“How many new COVID infections are we detecting? That’s really the measure of infection control that we’re interested in,” Sills said. “Just reporting a number of positive tests doesn’t really give you that data piece.”

▪ As of Thursday, 16 of 108 players that have been placed on COVID-19 injured reserve had a stay of 15 days or longer (15 of the players are still on the list, with the longest stay at 18 days as of Friday). But Sills said that none of the players have come down with a “severe” case of COVID-19.

▪ Just because 108 players went on COVID-IR doesn’t mean that 108 players tested positive. In fact, the NFLPA said that as of Wednesday, only 64 players had tested positive since training camps began. The other 40-plus players to go on COVID-19 are likely a close contact of someone who had the virus, or perhaps a false positive. Of the 108 players on the list, 24 came off in three days or fewer.

▪ Dolphins rookie defensive tackle Benito Jones is the only player to go on COVID-19 twice — for two days each on July 27 and Aug. 6. Given his short stays, it doesn’t appear that he tested positive either time.

▪ Chargers coach Anthony Lynn revealed on “Hard Knocks” that he caught the virus at some point before camp, and ESPN reported Friday that nine coaches have tested positive since camps began. Eagles coach Doug Pederson is back in the offices after testing positive on Aug. 2.

▪ Will the NFL cancel or postpone a game if there is an outbreak on a team on a Saturday or Sunday? It is still being negotiated between the NFL and the NFLPA, and it likely will include flexibility instead of concrete numbers.

“We’re still finalizing some aspects of the game-day protocols,” Sills said. “We will have a very specific protocol in place as to what testing and reporting looks like, but it’s hard to make exact number cutoffs.”

▪ Friday, five game officials (none referees) opted out of the season. The NFL negotiated an opt-out deal with the NFL Referees Association, allowing officials to receive a $30,000 payment this year and have job security for 2021.

The NFL now has 114 officials on the roster for 2020, which is enough. But the league may still add a few more temporary replacements.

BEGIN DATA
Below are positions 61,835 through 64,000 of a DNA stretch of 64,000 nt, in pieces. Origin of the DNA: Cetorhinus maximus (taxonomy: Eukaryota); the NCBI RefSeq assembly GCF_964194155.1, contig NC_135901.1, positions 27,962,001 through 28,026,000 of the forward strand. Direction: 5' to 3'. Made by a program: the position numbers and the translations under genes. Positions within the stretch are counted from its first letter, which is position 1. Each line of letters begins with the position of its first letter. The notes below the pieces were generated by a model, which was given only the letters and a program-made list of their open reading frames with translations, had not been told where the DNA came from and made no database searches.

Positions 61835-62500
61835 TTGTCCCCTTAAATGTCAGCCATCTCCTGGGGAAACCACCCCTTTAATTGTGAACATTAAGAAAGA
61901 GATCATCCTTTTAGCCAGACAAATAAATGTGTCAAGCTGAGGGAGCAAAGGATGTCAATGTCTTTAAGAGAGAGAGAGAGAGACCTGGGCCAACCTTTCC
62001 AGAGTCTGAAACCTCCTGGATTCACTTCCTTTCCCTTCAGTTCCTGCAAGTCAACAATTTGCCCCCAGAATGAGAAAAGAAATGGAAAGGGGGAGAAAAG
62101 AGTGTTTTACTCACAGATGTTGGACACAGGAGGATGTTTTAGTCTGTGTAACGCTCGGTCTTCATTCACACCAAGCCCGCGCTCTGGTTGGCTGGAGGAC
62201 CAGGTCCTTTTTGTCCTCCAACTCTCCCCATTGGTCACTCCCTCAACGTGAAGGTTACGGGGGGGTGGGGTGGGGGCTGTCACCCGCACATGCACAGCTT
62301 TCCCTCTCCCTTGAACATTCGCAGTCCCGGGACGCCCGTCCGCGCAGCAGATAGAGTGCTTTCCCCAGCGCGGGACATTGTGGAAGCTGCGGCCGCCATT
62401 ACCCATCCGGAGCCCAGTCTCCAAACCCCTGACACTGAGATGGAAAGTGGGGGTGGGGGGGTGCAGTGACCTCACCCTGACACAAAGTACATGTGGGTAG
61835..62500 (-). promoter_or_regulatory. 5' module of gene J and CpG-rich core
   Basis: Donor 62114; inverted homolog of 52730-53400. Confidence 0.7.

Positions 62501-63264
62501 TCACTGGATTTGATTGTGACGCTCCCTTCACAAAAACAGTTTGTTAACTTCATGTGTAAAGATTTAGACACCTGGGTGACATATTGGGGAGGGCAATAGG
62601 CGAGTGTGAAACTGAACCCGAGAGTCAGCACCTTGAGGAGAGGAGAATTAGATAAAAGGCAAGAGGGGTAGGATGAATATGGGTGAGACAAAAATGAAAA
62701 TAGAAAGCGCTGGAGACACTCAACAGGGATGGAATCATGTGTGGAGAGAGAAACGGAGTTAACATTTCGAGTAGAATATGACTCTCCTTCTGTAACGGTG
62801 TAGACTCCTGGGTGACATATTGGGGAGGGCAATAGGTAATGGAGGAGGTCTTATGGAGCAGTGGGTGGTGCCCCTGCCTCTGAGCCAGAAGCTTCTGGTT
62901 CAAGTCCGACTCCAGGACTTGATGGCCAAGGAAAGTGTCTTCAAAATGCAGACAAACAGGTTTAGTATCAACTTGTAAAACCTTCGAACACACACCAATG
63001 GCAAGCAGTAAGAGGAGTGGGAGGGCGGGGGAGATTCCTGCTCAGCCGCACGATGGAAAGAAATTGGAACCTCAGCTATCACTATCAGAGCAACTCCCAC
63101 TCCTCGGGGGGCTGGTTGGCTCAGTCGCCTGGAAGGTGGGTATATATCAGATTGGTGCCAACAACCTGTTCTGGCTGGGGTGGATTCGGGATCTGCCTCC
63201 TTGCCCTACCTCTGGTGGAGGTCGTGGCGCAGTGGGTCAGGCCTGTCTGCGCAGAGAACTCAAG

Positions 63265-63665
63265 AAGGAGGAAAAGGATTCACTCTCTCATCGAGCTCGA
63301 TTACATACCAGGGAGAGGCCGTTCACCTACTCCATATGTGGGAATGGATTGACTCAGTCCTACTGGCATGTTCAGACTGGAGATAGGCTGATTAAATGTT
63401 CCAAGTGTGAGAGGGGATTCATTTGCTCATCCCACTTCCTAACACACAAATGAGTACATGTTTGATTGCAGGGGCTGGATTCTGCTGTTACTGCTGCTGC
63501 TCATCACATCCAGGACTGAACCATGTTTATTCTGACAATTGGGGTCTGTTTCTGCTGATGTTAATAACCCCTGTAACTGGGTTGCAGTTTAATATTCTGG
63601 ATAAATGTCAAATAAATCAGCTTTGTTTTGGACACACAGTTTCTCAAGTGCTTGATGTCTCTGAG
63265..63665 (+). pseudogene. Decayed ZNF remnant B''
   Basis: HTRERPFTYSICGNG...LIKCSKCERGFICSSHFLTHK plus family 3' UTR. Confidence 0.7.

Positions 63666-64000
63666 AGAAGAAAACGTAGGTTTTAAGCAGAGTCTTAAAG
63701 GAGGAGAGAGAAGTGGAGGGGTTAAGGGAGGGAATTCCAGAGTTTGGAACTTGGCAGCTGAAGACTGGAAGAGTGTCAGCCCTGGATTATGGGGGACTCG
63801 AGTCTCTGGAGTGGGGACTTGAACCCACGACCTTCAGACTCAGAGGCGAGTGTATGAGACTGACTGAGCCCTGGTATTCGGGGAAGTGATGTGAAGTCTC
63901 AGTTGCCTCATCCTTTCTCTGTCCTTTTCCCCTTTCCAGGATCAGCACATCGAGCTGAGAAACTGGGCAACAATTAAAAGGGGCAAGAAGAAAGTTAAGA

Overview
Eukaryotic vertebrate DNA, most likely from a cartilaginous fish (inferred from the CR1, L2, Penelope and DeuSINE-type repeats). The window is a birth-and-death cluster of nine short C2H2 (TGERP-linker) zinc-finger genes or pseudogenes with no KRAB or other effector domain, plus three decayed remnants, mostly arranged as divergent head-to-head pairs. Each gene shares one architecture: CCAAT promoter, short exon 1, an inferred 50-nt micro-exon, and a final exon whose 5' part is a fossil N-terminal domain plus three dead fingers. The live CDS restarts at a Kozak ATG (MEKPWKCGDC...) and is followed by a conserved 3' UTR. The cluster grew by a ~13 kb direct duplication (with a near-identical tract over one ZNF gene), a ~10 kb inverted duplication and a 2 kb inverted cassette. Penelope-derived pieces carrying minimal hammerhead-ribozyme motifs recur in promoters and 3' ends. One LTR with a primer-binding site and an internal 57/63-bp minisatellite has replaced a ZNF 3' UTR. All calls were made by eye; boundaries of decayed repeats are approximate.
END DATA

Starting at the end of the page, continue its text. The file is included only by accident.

2021 combine hugely important

Then-Utah State quarterback Jordan Love worked out at the NFL Combine in February. He was drafted by the Packers in May.
Then-Utah State quarterback Jordan Love worked out at the NFL Combine in February. He was drafted by the Packers in May.Charlie Neibergall/Associated Press

Set a reminder on your calendars to watch the NFL Combine next February and March. It’s going to be must-watch TV.

The Pac-12 and Big Ten already have canceled their football seasons, as have the MAC and other small conferences. Several other leagues are still considering their seasons.

The combine will be the next time that scouts and fans will get to watch the Big Ten and Pac-12 draft prospects perform football drills.

“This year’s NFL Scouting Combine will be the most important one in league history,” said NFL Network’s Dan Jeremiah, a former scout. “We always preach, ‘It’s all about the tape,’ but if you haven’t seen a player on grass in over a year, this event will take on a whole new meaning.”

It’s still possible that college football will be played in the spring, but it would be a lot to ask players to put their bodies through even an abbreviated spring season, then play again in the fall.

But should there be some sort of spring football, the NFL can adjust its calendar. The collective bargaining agreement states that commissioner Roger Goodell can hold the draft as late as June 2 without having to consult the NFLPA.

More likely, not having a 2020 college football season will undoubtedly make it difficult to scout next year’s prospects, and will certainly cost players a chance to improve their draft stock. Joe Burrow was probably a late-round draft pick entering the 2019 season, and he finished as the unquestioned No. 1 pick.